1College of Engineering, Mathematics and Physical Sciences, University of Exeter, Exeter EX4 4QF, UK
2Department of Global Ecology, Carnegie Institution for Science, 260 Panama Street, Stanford, California 94305, USA
3National Oceanography Centre, University of Southampton Waterfront Campus, European Way, Southampton SO14 3ZH, UK
4Plymouth Marine Laboratory, Prospect Place, West Hoe, Plymouth PL1 3DH, UK
5Hadley Centre, Met Office, Exeter EX1 3PB, UK
6Tyndall Centre for Climate Change Research, School of Environmental Sciences, University of East Anglia, Norwich, UK
7College of Life and Environmental Sciences, University of Exeter, Exeter EX4 4RJ, UK
Received: 05 Jun 2014 – Published in Biogeosciences Discuss.: 10 Jul 2014
Abstract. Ocean biogeochemistry (OBGC) models span a wide variety of complexities, including highly simplified nutrient-restoring schemes, nutrient–phytoplankton–zooplankton–detritus (NPZD) models that crudely represent the marine biota, models that represent a broader trophic structure by grouping organisms as plankton functional types (PFTs) based on their biogeochemical role (dynamic green ocean models) and ecosystem models that group organisms by ecological function and trait. OBGC models are now integral components of Earth system models (ESMs), but they compete for computing resources with higher resolution dynamical setups and with other components such as atmospheric chemistry and terrestrial vegetation schemes. As such, the choice of OBGC in ESMs needs to balance model complexity and realism alongside relative computing cost. Here we present an intercomparison of six OBGC models that were candidates for implementation within the next UK Earth system model (UKESM1). The models cover a large range of biological complexity (from 7 to 57 tracers) but all include representations of at least the nitrogen, carbon, alkalinity and oxygen cycles. Each OBGC model was coupled to the ocean general circulation model Nucleus for European Modelling of the Ocean (NEMO) and results from physically identical hindcast simulations were compared. Model skill was evaluated for biogeochemical metrics of global-scale bulk properties using conventional statistical techniques. The computing cost of each model was also measured in standardised tests run at two resource levels. No model is shown to consistently outperform all other models across all metrics. Nonetheless, the simpler models are broadly closer to observations across a number of fields and thus offer a high-efficiency option for ESMs that prioritise high-resolution climate dynamics. However, simpler models provide limited insight into more complex marine biogeochemical processes and ecosystem pathways, and a parallel approach of low-resolution climate dynamics and high-complexity biogeochemistry is desirable in order to provide additional insights into biogeochemistry–climate interactions.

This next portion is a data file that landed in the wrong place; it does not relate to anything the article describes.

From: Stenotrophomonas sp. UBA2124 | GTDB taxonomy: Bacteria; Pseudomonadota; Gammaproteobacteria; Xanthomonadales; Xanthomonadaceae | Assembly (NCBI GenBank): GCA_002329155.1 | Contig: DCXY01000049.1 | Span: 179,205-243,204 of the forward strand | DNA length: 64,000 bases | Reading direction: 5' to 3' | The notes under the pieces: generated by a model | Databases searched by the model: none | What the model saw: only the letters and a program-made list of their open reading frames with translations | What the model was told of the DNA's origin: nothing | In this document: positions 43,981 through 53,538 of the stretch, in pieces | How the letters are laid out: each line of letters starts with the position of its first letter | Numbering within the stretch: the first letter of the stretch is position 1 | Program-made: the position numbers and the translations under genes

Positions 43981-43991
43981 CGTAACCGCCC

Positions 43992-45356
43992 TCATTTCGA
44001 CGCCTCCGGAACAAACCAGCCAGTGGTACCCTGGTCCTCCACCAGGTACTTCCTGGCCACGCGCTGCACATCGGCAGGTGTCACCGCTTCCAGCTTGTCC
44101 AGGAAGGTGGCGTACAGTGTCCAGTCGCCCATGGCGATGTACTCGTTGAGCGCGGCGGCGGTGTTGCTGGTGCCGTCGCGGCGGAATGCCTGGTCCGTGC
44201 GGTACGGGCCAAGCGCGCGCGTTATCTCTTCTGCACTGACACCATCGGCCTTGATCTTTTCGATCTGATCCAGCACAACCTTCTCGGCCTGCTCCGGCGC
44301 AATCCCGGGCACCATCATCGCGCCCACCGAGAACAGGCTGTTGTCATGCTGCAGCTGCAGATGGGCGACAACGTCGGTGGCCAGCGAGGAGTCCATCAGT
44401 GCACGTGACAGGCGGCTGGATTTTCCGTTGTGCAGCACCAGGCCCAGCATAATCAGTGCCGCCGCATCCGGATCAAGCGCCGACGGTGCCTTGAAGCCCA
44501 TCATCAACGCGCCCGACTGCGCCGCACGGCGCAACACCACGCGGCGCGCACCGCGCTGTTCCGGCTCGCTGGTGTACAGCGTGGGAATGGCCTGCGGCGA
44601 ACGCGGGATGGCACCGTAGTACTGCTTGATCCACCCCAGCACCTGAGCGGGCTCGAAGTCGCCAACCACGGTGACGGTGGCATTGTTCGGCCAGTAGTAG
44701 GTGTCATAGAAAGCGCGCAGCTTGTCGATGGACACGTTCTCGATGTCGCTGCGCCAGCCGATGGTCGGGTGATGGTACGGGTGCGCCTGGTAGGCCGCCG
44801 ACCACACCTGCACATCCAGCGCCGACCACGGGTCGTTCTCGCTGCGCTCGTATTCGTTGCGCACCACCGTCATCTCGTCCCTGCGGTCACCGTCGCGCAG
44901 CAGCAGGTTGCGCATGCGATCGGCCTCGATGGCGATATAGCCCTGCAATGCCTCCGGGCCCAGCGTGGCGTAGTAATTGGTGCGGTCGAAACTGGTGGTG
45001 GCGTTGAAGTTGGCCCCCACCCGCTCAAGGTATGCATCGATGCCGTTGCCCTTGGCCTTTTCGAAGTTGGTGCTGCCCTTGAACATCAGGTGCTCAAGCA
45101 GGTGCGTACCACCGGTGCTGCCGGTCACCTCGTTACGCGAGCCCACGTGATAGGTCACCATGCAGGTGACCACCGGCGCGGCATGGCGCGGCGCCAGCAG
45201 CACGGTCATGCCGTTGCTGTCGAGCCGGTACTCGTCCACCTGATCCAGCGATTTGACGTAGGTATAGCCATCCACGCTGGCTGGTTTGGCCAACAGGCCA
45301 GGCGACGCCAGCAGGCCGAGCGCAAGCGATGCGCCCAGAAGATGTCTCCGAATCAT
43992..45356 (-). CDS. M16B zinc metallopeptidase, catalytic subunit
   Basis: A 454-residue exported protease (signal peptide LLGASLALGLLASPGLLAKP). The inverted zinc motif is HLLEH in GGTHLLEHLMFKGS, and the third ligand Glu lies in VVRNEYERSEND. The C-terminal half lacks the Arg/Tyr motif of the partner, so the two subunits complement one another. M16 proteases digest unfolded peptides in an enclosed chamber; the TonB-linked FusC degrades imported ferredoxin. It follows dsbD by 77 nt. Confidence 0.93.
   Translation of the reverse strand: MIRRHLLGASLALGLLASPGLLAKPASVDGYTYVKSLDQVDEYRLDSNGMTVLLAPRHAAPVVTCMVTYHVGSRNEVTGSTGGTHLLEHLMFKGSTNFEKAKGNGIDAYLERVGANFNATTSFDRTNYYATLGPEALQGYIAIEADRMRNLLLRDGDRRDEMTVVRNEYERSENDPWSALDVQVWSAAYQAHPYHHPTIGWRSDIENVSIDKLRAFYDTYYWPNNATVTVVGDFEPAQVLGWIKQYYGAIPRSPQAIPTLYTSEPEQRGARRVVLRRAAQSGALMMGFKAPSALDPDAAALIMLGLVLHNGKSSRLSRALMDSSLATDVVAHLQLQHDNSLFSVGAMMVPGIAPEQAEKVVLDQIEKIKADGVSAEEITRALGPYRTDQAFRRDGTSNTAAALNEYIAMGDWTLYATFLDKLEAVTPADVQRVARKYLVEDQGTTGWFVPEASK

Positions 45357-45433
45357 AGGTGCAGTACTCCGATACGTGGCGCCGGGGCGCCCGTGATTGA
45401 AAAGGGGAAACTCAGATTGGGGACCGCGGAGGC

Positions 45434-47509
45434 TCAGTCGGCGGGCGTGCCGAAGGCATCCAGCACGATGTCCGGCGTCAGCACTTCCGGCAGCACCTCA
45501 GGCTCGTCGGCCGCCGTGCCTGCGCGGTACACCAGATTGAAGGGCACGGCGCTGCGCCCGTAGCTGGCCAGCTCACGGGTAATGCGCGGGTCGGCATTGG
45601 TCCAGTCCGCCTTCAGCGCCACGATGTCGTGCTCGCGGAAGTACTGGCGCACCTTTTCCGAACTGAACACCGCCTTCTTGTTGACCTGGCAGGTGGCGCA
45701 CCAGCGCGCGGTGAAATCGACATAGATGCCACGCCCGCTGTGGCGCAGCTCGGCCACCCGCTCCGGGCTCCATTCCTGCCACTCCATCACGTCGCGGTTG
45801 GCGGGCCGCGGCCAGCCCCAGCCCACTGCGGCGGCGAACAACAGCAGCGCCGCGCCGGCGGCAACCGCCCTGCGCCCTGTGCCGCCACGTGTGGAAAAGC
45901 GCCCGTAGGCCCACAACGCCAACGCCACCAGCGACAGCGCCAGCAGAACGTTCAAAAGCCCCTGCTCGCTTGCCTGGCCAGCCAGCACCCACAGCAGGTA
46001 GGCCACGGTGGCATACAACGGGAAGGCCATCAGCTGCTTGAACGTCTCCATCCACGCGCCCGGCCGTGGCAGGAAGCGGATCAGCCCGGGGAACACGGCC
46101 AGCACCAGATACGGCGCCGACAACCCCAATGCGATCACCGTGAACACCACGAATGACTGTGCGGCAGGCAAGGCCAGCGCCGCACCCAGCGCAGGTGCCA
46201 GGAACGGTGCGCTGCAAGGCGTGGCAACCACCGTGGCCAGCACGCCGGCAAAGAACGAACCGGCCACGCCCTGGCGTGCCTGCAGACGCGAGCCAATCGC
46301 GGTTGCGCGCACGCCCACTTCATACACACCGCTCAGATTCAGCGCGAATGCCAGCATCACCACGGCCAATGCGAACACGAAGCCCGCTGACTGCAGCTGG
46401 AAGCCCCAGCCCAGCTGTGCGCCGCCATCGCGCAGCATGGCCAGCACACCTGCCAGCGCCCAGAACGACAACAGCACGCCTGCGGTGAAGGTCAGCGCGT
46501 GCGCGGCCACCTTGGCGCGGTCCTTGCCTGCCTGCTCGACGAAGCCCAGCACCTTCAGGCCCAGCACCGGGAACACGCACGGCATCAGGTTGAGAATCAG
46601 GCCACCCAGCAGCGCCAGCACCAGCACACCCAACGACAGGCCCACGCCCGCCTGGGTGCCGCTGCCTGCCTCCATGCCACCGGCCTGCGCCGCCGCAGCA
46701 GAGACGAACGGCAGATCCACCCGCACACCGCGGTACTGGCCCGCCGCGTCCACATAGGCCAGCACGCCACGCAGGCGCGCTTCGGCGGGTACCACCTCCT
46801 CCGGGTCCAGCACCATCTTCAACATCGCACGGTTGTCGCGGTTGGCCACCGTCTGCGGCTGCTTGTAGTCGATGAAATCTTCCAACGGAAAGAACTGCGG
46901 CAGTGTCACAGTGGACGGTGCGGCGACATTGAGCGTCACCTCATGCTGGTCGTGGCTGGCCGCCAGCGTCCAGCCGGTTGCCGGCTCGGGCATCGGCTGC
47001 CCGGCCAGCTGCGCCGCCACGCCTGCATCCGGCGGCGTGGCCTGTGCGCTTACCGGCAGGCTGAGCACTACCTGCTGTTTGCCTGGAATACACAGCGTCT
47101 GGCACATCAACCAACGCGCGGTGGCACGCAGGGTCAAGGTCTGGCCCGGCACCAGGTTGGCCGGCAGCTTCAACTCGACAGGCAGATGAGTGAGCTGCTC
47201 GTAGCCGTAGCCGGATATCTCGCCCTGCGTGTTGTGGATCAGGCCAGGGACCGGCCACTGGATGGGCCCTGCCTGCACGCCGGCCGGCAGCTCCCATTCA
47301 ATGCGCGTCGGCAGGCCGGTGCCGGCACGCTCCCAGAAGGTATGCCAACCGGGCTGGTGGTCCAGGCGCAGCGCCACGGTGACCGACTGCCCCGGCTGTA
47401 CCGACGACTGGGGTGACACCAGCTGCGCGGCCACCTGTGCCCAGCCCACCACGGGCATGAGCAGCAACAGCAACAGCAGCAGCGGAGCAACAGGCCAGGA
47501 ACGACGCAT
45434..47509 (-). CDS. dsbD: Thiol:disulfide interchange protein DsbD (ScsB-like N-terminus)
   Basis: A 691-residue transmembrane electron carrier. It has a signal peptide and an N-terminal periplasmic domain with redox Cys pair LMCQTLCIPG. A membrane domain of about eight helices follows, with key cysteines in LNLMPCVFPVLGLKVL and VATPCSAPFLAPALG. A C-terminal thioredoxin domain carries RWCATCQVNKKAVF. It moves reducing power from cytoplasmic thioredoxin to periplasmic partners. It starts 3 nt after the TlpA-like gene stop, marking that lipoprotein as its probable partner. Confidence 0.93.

Revised: 15 Nov 2014 – Accepted: 17 Nov 2014 – Published: 19 Dec 2014
Kwiatkowski, L., Yool, A., Allen, J. I., Anderson, T. R., Barciela, R., Buitenhuis, E. T., Butenschön, M., Enright, C., Halloran, P. R., Le Quéré, C., de Mora, L., Racault, M.-F., Sinha, B., Totterdell, I. J., and Cox, P. M.: iMarNet: an ocean biogeochemistry model intercomparison project within a common physical ocean modelling framework, Biogeosciences, 11, 7291-7304, doi:10.5194/bg-11-7291-2014, 2014.